Trump Predicts Demise of 2 Prominent US Newspapers

U.S. President Donald Trump contended Sunday two of the country’s top newspapers, The New York Times and The Washington Post, would go out of business when he leaves office.

Trump attacked both newspapers, both of which often publish articles that he labels as “fake news” — stories about his chaotic White House and administration policies that he does not like.

“A poll should be done on which is the more dishonest and deceitful newspaper, the Failing New York Times or the Amazon (lobbyist) Washington Post!” Trump said on Twitter, referring to the Post’s ownership by Jeff Bezos, the founder of the giant online retailer Amazon.

“The good news is that at the end of 6 years, after America has been made GREAT again and I leave the beautiful White House (do you think the people would demand that I stay longer? KEEP AMERICA GREAT), both of these horrible papers will quickly go out of business & be forever gone!” Trump said. He was making an assumption that he is re-elected in 2020 and his White House tenure extends through 2024.

… is that at the end of 6 years, after America has been made GREAT again and I leave the beautiful White House (do you think the people would demand that I stay longer? KEEP AMERICA GREAT), both of these horrible papers will quickly go out of business & be forever gone!

— Donald J. Trump (@realDonaldTrump) June 16, 2019

Trump rarely misses an opportunity to attack the U.S. mainstream news media and its coverage of him, but it was not immediately clear what prompted his joint attack on the Times and Post, both of which were founded in the 19th century, and over the years have won dozens of Pulitzer Prizes, journalism’s top award for excellence.

Late Saturday, however, he unleashed a broadside on the Times for its story disclosing that the U.S. had secretly stepped up its online attacks on Russia’s power grid.

“This is a virtual act of Treason by a once great paper so desperate for a story, any story, even if bad for our Country,” he tweeted.

…..ALSO, NOT TRUE! Anything goes with our Corrupt News Media today. They will do, or say, whatever it takes, with not even the slightest thought of consequence! These are true cowards and without doubt, THE ENEMY OF THE PEOPLE!

— Donald J. Trump (@realDonaldTrump) June 16, 2019



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Israel Moves to Name Golan Settlement After Trump

The Trump name graces apartment towers, hotels and golf courses. Now it is the namesake of a tiny Israeli settlement in the Israel-controlled Golan Heights.

Israeli Prime Minister Benjamin Netanyahu’s Cabinet convened in this hamlet Sunday to inaugurate a new settlement named after President Donald Trump in a gesture of appreciation for the U.S. leader’s recognition of Israeli sovereignty over the territory.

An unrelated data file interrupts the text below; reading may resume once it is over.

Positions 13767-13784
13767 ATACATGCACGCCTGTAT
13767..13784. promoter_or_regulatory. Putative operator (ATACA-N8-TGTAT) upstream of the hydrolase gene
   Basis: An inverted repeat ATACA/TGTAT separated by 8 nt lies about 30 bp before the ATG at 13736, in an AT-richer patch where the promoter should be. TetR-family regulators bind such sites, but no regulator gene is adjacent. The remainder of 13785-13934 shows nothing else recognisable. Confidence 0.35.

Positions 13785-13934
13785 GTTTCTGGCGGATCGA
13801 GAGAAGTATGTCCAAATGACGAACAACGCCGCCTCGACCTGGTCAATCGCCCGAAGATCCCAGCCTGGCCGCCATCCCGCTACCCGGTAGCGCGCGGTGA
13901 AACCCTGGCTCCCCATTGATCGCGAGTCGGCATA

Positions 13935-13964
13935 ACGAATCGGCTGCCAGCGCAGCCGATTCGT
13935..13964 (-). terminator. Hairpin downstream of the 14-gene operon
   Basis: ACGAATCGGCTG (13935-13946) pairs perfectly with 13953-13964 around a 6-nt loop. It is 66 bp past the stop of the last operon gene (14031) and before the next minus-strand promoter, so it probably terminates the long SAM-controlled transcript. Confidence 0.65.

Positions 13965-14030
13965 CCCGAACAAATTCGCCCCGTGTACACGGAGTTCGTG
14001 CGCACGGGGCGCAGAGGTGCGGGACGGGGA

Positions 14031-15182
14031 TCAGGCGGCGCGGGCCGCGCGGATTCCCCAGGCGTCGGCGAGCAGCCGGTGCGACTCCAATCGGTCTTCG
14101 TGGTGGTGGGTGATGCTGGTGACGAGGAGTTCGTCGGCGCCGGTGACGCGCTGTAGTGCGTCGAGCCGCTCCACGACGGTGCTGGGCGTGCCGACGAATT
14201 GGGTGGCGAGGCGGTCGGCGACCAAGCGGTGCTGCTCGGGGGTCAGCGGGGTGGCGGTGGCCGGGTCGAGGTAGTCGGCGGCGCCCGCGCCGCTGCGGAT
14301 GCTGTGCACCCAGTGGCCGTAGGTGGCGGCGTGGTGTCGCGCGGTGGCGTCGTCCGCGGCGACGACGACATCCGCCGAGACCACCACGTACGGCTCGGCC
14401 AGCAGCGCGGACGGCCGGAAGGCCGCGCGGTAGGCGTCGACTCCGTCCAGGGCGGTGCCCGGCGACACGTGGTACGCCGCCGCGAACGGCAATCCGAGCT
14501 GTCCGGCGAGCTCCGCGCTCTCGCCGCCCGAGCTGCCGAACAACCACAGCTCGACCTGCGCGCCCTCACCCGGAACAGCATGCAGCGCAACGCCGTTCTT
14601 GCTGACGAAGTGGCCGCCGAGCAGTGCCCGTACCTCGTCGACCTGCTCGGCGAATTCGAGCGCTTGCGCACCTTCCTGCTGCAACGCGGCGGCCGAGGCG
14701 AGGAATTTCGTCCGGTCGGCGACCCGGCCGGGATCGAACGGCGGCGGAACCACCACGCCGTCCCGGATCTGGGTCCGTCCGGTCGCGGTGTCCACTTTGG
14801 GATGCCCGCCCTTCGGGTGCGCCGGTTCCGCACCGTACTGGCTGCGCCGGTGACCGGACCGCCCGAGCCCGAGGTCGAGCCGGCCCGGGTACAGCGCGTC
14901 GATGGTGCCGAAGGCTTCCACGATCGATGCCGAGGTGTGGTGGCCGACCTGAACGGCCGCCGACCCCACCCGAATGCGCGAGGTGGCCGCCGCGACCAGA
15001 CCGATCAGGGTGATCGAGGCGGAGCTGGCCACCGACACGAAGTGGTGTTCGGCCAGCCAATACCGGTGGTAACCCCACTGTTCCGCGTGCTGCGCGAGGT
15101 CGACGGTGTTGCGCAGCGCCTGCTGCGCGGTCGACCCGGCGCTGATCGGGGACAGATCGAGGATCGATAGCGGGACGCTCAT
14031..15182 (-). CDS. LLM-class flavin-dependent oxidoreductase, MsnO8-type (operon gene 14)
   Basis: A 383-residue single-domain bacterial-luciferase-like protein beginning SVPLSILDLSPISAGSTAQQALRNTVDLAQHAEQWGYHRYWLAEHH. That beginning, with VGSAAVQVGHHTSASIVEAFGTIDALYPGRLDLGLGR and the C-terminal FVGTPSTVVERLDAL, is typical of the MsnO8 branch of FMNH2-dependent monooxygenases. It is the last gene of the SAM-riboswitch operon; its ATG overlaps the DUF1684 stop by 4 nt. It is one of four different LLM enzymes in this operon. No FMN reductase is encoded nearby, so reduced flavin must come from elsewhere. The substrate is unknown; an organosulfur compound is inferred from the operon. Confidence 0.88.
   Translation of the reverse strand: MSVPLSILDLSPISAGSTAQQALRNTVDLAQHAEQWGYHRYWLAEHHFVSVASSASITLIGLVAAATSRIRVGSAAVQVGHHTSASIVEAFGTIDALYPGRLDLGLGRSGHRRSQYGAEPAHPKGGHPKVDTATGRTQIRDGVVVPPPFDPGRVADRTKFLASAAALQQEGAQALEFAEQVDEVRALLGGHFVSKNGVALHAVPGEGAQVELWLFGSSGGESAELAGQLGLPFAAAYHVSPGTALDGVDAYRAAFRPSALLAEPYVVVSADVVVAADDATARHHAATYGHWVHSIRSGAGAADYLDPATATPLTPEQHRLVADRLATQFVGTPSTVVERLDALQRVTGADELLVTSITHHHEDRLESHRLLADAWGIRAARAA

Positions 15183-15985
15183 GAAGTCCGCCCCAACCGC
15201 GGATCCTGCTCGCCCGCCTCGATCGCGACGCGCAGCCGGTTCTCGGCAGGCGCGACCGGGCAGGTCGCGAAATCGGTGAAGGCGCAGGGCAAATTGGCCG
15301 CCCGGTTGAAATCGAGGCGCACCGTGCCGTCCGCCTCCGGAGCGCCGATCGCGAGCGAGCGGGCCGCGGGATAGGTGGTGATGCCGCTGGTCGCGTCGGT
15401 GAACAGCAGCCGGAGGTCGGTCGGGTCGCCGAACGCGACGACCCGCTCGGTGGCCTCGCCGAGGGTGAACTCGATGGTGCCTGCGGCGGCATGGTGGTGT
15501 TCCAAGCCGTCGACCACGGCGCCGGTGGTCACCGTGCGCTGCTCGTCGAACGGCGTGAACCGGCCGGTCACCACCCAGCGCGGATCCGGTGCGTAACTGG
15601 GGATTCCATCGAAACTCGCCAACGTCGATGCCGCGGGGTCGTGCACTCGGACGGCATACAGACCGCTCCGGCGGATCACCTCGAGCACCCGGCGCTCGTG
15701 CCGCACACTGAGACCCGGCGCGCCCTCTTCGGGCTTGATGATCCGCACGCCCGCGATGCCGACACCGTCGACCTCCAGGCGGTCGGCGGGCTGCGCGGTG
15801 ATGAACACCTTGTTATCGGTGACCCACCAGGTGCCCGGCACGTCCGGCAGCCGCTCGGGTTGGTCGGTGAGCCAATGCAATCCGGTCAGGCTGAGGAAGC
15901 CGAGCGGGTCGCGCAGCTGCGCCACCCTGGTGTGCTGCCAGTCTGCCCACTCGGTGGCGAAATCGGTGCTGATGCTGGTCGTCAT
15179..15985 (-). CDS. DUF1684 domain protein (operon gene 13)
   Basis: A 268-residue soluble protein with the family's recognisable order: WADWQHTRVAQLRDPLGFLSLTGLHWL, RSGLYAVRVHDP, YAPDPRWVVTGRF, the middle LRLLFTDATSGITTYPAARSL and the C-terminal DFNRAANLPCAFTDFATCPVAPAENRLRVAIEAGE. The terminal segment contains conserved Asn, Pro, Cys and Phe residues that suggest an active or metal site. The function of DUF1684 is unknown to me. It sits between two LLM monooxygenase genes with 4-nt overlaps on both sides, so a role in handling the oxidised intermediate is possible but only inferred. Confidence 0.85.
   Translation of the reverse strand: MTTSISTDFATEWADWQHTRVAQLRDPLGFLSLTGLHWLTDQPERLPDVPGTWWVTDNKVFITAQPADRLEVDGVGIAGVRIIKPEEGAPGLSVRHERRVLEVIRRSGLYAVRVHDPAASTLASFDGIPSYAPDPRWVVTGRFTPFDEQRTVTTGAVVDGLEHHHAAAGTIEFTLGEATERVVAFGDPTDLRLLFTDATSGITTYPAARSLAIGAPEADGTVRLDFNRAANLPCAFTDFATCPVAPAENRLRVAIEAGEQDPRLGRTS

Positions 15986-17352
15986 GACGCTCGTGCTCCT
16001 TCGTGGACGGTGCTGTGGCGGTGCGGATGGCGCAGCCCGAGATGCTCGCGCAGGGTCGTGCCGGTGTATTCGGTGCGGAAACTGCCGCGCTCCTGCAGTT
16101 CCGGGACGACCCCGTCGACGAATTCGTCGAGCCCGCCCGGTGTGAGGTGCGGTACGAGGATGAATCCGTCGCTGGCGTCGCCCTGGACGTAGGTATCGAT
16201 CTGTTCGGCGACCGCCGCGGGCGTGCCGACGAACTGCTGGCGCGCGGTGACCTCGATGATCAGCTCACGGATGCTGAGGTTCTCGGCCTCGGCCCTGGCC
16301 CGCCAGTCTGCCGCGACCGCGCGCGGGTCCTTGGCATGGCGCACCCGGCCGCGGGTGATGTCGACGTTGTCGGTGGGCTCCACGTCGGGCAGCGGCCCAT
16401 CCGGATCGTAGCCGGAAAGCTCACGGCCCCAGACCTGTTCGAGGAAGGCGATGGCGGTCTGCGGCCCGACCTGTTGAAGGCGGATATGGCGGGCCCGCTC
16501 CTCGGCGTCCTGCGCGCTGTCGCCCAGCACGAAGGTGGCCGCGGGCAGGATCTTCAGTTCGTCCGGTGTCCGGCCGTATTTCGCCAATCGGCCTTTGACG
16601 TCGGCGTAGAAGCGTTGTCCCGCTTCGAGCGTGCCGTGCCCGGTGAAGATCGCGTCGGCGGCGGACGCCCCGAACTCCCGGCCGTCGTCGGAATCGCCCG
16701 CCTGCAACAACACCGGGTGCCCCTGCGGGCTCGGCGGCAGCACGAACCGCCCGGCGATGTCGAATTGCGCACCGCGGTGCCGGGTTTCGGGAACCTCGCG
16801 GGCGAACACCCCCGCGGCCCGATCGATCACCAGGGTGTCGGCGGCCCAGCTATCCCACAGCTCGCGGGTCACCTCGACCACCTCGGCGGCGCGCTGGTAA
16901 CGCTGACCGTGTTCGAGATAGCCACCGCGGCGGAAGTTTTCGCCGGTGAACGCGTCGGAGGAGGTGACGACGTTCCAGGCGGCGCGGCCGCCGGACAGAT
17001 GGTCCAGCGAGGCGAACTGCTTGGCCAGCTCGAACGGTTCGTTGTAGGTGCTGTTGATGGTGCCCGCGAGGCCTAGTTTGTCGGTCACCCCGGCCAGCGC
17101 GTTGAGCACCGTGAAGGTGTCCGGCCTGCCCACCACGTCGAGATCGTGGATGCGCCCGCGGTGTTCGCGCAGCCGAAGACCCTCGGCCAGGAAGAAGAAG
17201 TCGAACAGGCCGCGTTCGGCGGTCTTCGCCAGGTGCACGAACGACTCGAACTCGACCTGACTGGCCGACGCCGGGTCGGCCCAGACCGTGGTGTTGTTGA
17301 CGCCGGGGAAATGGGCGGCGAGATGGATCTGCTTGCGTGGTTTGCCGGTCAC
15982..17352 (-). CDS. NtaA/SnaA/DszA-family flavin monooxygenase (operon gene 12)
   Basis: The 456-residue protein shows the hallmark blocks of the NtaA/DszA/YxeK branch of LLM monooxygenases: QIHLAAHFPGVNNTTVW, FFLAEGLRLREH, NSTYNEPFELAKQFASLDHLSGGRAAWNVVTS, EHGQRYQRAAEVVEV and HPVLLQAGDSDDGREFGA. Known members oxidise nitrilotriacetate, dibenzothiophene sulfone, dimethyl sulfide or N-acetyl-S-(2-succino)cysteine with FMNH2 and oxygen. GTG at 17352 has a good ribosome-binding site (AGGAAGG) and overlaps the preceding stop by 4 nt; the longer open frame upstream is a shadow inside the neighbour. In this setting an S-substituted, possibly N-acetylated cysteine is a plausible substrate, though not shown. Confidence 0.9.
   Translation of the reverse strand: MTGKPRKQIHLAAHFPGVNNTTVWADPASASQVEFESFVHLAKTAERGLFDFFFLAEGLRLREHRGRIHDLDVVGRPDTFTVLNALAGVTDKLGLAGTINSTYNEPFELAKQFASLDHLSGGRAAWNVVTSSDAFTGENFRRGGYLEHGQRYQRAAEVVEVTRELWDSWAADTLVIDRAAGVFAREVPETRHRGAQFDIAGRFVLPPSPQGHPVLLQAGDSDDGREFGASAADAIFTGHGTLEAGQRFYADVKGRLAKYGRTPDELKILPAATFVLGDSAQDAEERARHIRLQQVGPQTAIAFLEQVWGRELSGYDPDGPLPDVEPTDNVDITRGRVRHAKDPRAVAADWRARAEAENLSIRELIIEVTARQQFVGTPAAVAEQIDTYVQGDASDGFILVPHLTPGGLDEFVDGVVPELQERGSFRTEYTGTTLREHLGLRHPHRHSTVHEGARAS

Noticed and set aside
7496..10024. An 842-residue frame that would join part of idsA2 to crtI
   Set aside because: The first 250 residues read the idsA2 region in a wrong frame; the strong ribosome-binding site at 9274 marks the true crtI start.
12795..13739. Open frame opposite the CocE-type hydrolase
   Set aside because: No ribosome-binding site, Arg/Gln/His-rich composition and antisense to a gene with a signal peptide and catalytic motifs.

The settlement isn’t exactly new. Currently known as Bruchim, it is over 30 years old and has a population of 10 people.

Israel is hoping the rebranded “Ramat Trump,” Hebrew for “Trump Heights,” will encourage a wave of residents to vastly expand it.

“It’s absolutely beautiful,” said U.S. Ambassador David Friedman, who attended Sunday’s ceremony. Noting that Trump celebrated his birthday Friday, he said: “I can’t think of a more appropriate and a more beautiful birthday present.”

United States Ambassador to Israel David Friedman and his wife, Tammy, attend the inauguration of a new settlement named after U.S. president Donald Trump in the Golan Heights, June 16, 2019.

Israel captured the Golan Heights from Syria in the 1967 Mideast war and annexed it in 1981. Most of the international community considers the move illegal under international law.

But during a visit to Washington by Netanyahu in March, just weeks before Israeli elections, Trump signed an executive order recognizing the strategic mountainous plateau as Israeli territory. The decision, the latest in a series of diplomatic moves benefiting Israel, was widely applauded in Israel.

“Few things are more important to the security of the state of Israel than permanent sovereignty over the Golan Heights,” Friedman said. “It is simply obvious, it is indisputable and beyond any reasonable debate.”

After the Cabinet decision, Netanyahu and Friedman unveiled a sign trimmed in gold with the name “Trump Heights” and adorned with U.S. and Israeli flags.

Addressing the ceremony, Netanyahu called Trump a “great friend” of Israel and described the Golan, which overlooks northern Israel, as an important strategic asset.

“The Golan Heights was and will always be an inseparable part of our country and homeland,” he said.

Obstacles to development

Developing Ramat Trump will not be easy. Ringed by high yellow grass and landmines, it is roughly 20 kilometers (12 miles) from the Syrian border and a half hour drive from the nearest Israeli town, Kiryat Shmona, a community of about 20,000 people near the Lebanese border.

Israeli Prime Minister Benjamin Netanyahu speaks during a ceremony to unveil a sign for a new community named after U.S. President Donald Trump, in the Israeli-occupied Golan Heights, June 16, 2019.